THE ENTERTAINMENT starts even before the show begins: the scramble for tickets, the quick glance for seats and the stop at the bar to order drinks leisurely. Do It Yourself is constantly entertaining and always involving the audience. Even the intermission is busy with amusement; the bar reopens and the standing crowd gathers to watch the two dazzling jugglers who get the most enthusiastic applause of the night.
Sandwiched around the bar and the jugglers is a revue of songs, skits and jokes tied together by the clever verbal slapstick of their humor, the energy and talent of the excellent cast and the fact that many of the lines of the lyrics do not end precisely when the lines of the music do.
Each of the two acts starts out quickly, hits a quick peak with a sketch about Harvard and slows down in the middle before picking up again at the end. Both of these Harvard skits are written by Paul Cantor, assistant professor of English, who should have written more for the show, and much of the middle sections are written by Mark O'Donnell '76, who should have written less. Although many of O'Donnell's sketches are very funny (T.V. Weather Report: "Lots of dashed lines in the Northeast.") his talent is spread too thinly over the 14 pieces he authored or co-authored. It is the fault of the Premiere Society that they scraped 14 numbers out of O'Donnell's barrel and only three from Camor's. (Cantor also wrote a Richard Nixon for American Express commercial--"People may know me, but that doesn't mean they'll let me sign for anything.")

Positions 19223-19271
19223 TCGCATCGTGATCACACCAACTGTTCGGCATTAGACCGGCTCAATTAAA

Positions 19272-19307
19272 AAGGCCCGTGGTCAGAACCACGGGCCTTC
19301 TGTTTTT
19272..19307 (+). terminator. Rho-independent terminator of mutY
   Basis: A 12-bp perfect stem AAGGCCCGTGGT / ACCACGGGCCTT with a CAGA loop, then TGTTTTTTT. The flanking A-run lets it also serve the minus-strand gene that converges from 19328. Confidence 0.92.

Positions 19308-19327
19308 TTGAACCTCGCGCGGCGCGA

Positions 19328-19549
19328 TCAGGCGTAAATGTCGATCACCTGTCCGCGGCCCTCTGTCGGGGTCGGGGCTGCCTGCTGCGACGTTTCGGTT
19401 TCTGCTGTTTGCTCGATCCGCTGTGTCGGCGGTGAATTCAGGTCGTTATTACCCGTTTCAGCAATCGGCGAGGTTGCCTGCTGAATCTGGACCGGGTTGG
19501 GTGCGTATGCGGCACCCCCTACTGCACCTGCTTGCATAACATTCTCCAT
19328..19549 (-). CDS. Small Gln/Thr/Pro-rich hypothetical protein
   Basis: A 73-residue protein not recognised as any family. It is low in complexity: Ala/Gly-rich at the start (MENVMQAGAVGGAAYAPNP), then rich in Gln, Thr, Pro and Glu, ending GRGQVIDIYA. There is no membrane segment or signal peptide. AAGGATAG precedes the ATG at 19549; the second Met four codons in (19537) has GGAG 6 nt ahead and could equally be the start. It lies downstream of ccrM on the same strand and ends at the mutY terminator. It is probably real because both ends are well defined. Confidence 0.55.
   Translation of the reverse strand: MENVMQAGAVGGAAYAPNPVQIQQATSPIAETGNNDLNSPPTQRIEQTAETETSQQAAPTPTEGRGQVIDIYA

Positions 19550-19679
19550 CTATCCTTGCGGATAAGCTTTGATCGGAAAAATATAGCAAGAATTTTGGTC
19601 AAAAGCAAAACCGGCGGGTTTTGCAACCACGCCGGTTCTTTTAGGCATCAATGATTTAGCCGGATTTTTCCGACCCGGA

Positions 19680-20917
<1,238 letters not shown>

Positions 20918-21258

Paul Rosenberg's piano accompaniment captures the proper honky tonk cabaret spirit, and the music is lively and friendly. If anyone feels about to die from reading period's caffeine irritability, the best antidote is a dose of the Viennese Coffee Song. Perfectly written by O'Donnell and David Thomas, perfectly directed by Doug Hughes and perfectly performed by Japes Emerson, Paul Redford and David Reiffel, the song is a rousing drinking tune beginning with coffee cups raised high in the air, and proceeding through late-night camaraderie ("We'll drink and then we'll stay up all night") to an exuberant and writhing finale as Emerson downs a whole pot of brew.
Emerson is easily the star of the show. His understated style meshes well with the overstated humor of much of the material. He also seems to have been given most of the best lines and is not on stage during the slowest routines. But it is not clear whether Emerson's obvious talents were well displayed in the sketches or whether the twinkle in his eye and his raised eyebrows allowed the sketches to be displayed well.
The rest of the company is good, too. And they complement each other nicely: cute and blond Paul Redford with peachfuzz, big and sympathetic David Reiffel with a mustache, socially advanced Sarah McClusky, sweeter and softer Eliza Hale and socially unadvanced Jackie Osherow combine with Emerson's sly clowning in a smooth blend.
Last year there were only four members of the cast and they wore more formal evening wear, relying on character typing to set the scenes. This year the atmosphere is more casual, the dress less structured and the costumes more varied. There is more room in each role and that works to the show's advantage--while stereotyped characters still make stereotyped jokes, more interesting and real characters make more interesting and heartfelt jokes.
DO IT YOURSELF is at its best when the characters are defined and the jokes as intimate as the Lowell House Junior Common Room. One of the advantages of a student-written production is its access to unique student jokes. General Education marshalling his committees to take over the University in The Long Day's Task, a supercilious emissary from the Financial Aid Office visiting a delinquent bill-payer to repossess his Harvard education and a review session with two nervous would-be lovers strike home during reading period more than broad gags that could just as easily be from the Tonight Show. Like the jugglers, Do It Yourself drops a few clubs, but the fun is ubiquitous. See it yourself.